1 package (4 serving size) Jello Chocolate Flavor Instant Pudding Mix and Pie Filling
1 ¾ cups milk
2 eggs, slightly beaten
1 package (12 oz.) Nestle’s Chocolate Chips
Combine cake mix, pudding mix, milk, eggs and chips in large bowl. Mix with large spoon or spatula until well blended, about two minutes. Pour batter into a greased and floured Bundt or tube pan. Bake at 350 degrees for 55 minutes or until cake springs back when lightly pressed. Do not overbake. Cool 15 minutes in pan. Remove from pan, turn right side up, and sprinkle with confectioner’s sugar if desired.

¼ pound unsalted butter at room temperature
1 cup sugar
4 extra large eggs at room temperature
1 16 oz can Hershey’s chocolate syrup
1 tablespoon pure vanilla extract
1 cup all-purpose flour
½ cup heavy cream
8 oz good semi-sweet chocolate chips
1 teaspoon instant coffee granules (see note)

Preheat oven to 325 degrees. Butter and flour one 8-inch round cake pan, then line the bottom with parchment paper. Cream the butter and sugar in the bowl of electric mixer fitted with paddle attachment until light and fluffy. Add eggs one at a time. Mix in chocolate syrup and vanilla. Add the flour and mix until just combined. Do not overbeat, or the cake will be tough. Pour the batter into the pan and bake 40-45 minutes, or until just set in the middle. Do not overbake! Let cool thoroughly. For the Ganache, cook the heavy cream, chocolate chips and instant coffee in top of double boiler over simmering water until smooth and warm, stirring occasionally. Place the cake upside down on a wire rack and pour the glaze evenly over the top, making sure to cover the entire cake and sides. You can tilt the rack to smooth the glaze. Decorate with candied flowers, if desired, or fresh strawberries, or a red rosebud in the center. Do not refrigerate. You won’t need to anyway; it disappears as if by magic. (Note about coffee: my daughter does not keep instant coffee on hand, and she tells me she removes a teaspoon of grounds from her coffee pot and tossed that in the mix and it works quite well. In fact, if she had not told me, I would not have known. So use your own judgment) Either way, it’s a fine, fine cake.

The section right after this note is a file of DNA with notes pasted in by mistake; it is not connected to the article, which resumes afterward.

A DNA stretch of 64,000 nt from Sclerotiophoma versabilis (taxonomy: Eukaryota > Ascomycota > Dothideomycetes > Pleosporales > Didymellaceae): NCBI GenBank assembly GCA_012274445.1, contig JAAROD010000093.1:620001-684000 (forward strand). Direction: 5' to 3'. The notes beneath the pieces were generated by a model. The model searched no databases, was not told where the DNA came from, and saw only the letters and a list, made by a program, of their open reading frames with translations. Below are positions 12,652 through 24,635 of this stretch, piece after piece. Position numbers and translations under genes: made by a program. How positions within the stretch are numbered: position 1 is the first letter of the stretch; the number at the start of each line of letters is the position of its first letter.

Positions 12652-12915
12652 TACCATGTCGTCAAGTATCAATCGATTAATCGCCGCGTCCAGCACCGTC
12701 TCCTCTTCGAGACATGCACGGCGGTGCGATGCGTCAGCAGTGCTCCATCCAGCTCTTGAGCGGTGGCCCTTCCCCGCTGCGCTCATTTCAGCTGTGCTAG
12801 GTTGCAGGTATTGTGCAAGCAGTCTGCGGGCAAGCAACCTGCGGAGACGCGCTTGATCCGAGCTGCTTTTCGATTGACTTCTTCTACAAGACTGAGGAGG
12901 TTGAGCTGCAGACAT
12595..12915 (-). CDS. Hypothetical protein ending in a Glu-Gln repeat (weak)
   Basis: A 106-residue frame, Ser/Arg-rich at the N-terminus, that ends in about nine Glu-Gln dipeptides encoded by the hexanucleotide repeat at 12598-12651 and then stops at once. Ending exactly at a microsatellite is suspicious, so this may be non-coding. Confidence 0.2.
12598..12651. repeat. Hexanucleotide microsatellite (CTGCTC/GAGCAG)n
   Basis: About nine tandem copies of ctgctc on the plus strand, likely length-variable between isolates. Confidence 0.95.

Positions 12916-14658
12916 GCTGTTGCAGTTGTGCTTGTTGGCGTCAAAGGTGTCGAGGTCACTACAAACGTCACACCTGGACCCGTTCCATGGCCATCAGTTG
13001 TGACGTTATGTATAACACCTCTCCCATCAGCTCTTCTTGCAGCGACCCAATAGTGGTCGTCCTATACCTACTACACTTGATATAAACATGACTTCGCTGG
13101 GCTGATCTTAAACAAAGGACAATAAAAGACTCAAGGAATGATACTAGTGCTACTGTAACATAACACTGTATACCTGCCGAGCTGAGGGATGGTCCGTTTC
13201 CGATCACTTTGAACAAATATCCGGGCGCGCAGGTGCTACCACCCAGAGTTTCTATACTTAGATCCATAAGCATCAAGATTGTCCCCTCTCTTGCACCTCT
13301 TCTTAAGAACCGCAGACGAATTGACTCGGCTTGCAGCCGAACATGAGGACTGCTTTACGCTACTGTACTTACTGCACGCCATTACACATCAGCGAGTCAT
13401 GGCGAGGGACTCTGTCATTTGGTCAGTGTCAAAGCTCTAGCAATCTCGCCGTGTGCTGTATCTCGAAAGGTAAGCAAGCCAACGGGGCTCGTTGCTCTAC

3 sticks butter, softened
1 8-oz package cream cheese, softened
3 ½ cups sugar
1 ½ teaspoons vanilla flavoring
6 large eggs
3 cups plain flour
1 cup cocoa
Dash of salt
Cream butter and cream cheese till light and fluffy; add sugar and mix until smooth. Add vanilla. Add eggs, one at a time, mix until smooth. Sift together the flour, cocoa and salt, and add by cupsful, mixing well. Pour into a greased and floured large tube pan and bake in preheated 325 degree oven for approximately 1 hour and 30 minutes. Test for doneness with toothpick inserted near center. Put on wire rack to cool; turn out of pan after 15 minutes, then turn right side up.  This cake will keep for days, unrefrigerated.

Joni Woolf, a writer and editor, now lives in Schley County, having moved from her home in Macon several years ago. Contact her at